You may have seen posts on social media or pet websites recently about the possibility of a new vomiting bug hitting UK dogs. Coming hard on the heels of the Coronavirus outbreaks from Wuhan in China, people are not unreasonably worrying about a new (and potentially dangerous) outbreak of an unknown disease. Some people have linked it to vaccination, others think it might just be coincidence. So what’s going on?
Where has the story come from?
Over the last week or two, vets across the midlands and North of England have been reporting unusual numbers of vomiting dogs coming into their clinics. These reports are coming from as far apart as Oxford, Derbyshire and Liverpool. Other areas of the country don’t (yet) seem to be reporting such a sudden uptick in canine sickness.
Why is this different from all the other vomiting dogs do?
It’s true, dogs do vomit a lot! In the majority of cases, though, they’ve eaten something nasty (and possibly rotten), and then when they’ve got it out of their system, they feel better and bounce back. In other cases, they’ve been exposed to a poison, or have a foreign body.
This disease, however, seems quite different in two important ways. Firstly, dogs vomit very forcefully and repeatedly – 5 times in 12 hours, and often with “projectile force”. This isn’t common in dogs, except those with a blockage – and that isn’t what these dogs have.
The second unusual finding is that these dogs stay “unwell” for a lot longer than we’d expect. Normally, a dog with gastroenteritis (some infection or irritation to the gut) will be sick for 24-48 hours, and then bounce back. However, these dogs seem to be refusing food for a prolonged period after the vomiting has stopped – and are taking 5-10 days to recover.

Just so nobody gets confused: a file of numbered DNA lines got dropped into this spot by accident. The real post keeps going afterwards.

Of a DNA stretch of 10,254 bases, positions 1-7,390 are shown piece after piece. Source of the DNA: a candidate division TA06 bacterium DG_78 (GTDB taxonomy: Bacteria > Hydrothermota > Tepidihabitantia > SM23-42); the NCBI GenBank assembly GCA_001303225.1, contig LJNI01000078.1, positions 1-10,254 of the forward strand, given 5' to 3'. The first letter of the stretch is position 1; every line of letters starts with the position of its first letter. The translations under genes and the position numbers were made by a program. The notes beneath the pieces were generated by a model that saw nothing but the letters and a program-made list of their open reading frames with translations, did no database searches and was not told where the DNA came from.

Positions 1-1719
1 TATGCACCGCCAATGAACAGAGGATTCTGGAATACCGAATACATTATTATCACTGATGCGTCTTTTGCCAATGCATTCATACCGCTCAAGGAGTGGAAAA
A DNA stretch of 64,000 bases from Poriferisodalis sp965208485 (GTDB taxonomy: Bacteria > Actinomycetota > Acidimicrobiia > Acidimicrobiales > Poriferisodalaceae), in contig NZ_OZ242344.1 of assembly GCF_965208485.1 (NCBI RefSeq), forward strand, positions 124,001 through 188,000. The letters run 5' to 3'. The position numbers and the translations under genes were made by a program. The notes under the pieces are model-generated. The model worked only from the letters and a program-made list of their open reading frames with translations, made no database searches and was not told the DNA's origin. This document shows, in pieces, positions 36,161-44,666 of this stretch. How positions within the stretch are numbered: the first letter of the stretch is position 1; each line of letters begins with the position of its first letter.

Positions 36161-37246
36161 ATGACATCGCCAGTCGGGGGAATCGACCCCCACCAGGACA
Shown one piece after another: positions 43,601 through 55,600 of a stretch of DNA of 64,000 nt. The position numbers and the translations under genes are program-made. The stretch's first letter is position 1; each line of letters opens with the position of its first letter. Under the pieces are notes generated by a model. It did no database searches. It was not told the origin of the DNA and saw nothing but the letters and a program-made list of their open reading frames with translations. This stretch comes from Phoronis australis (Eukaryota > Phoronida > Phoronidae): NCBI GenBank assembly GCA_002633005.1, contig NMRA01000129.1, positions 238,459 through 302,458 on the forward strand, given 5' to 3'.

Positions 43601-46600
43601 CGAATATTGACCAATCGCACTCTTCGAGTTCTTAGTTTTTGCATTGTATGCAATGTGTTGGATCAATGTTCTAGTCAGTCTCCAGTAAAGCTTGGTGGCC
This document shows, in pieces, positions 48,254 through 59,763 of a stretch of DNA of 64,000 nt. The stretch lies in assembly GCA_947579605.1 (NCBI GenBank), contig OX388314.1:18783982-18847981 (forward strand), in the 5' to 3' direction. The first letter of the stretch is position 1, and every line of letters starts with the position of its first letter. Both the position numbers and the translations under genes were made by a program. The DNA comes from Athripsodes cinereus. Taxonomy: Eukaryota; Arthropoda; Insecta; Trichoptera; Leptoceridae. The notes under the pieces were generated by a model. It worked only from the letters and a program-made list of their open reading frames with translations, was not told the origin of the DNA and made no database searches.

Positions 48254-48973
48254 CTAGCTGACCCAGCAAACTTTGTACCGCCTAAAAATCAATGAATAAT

What are the symptoms?
- Repeated, often violent, vomiting (5+ times in 12 hours).
- Possibly diarrhoea (described, charminly, as “gravy-like”).
- Vomiting may stop and then start again.
- Loss of appetite even after the vomiting has stopped.
- Dullness and lethargy for 2-3 days after the vomiting starts.
Is it curable?
At the moment, we don’t know what the cause is – so there’s no “cure”. However, fortunately, almost all the affected dogs do seem to be making a full recovery, with supportive treatment.
Can it spread from dog to dog?
While we don’t know for sure, we are seeing some evidence that dogs do seem to be passing it from one to another. This isn’t conclusively proven yet, though. For example, it might be that 2 affected dogs were both exposed to the same toxin, say, rather than sharing a virus. However, if true, it would suggest that we’re dealing with a new disease outbreak.
Does vaccination prevent it?
No – vaccinated dogs are also getting sick.
Does vaccination cause it?
Again, we don’t know for sure – but it seems unlikely, as early reports suggest that unvaccinated dogs are also getting ill. More to the point, the major vaccines haven’t changed in the last six months, and yet this appears to be a new outbreak.
So what is it?
At the moment, the smart money is on some virus – a sort of “doggy norovirus”, if you like. Fortunately, it does appear to be dog-specific (so far, all the evidence suggests that people aren’t at risk).
However, it could also be a bacterium, a toxin, or even random chance – it might just be a coincidence that so many dogs have tummy upsets all at the same time. I don’t think it’s likely, but we can’t rule it out yet.
OK, then what’s being done about it?
The Small Animal Veterinary Surveillance Network, organised by Liverpool University, are collecting information about all suspected cases. Vets and owners can submit the details, and the more information they have the better! So if your dog has been affected by this mystery illness – please do go to their website and submit your details. The more people can do so, the better the chances that they can determine the cause.
UPDATE 17th February:
SAVSNET at Liverpool University would like to stress that they would like samples submitted (through your vet!) from any cases that meet the criteria, for microbiological testing to try and identify the cause(s). Please do not submit samples yourselves though – go through your vet and if necessary they can report cases and submit samples safely (and legally).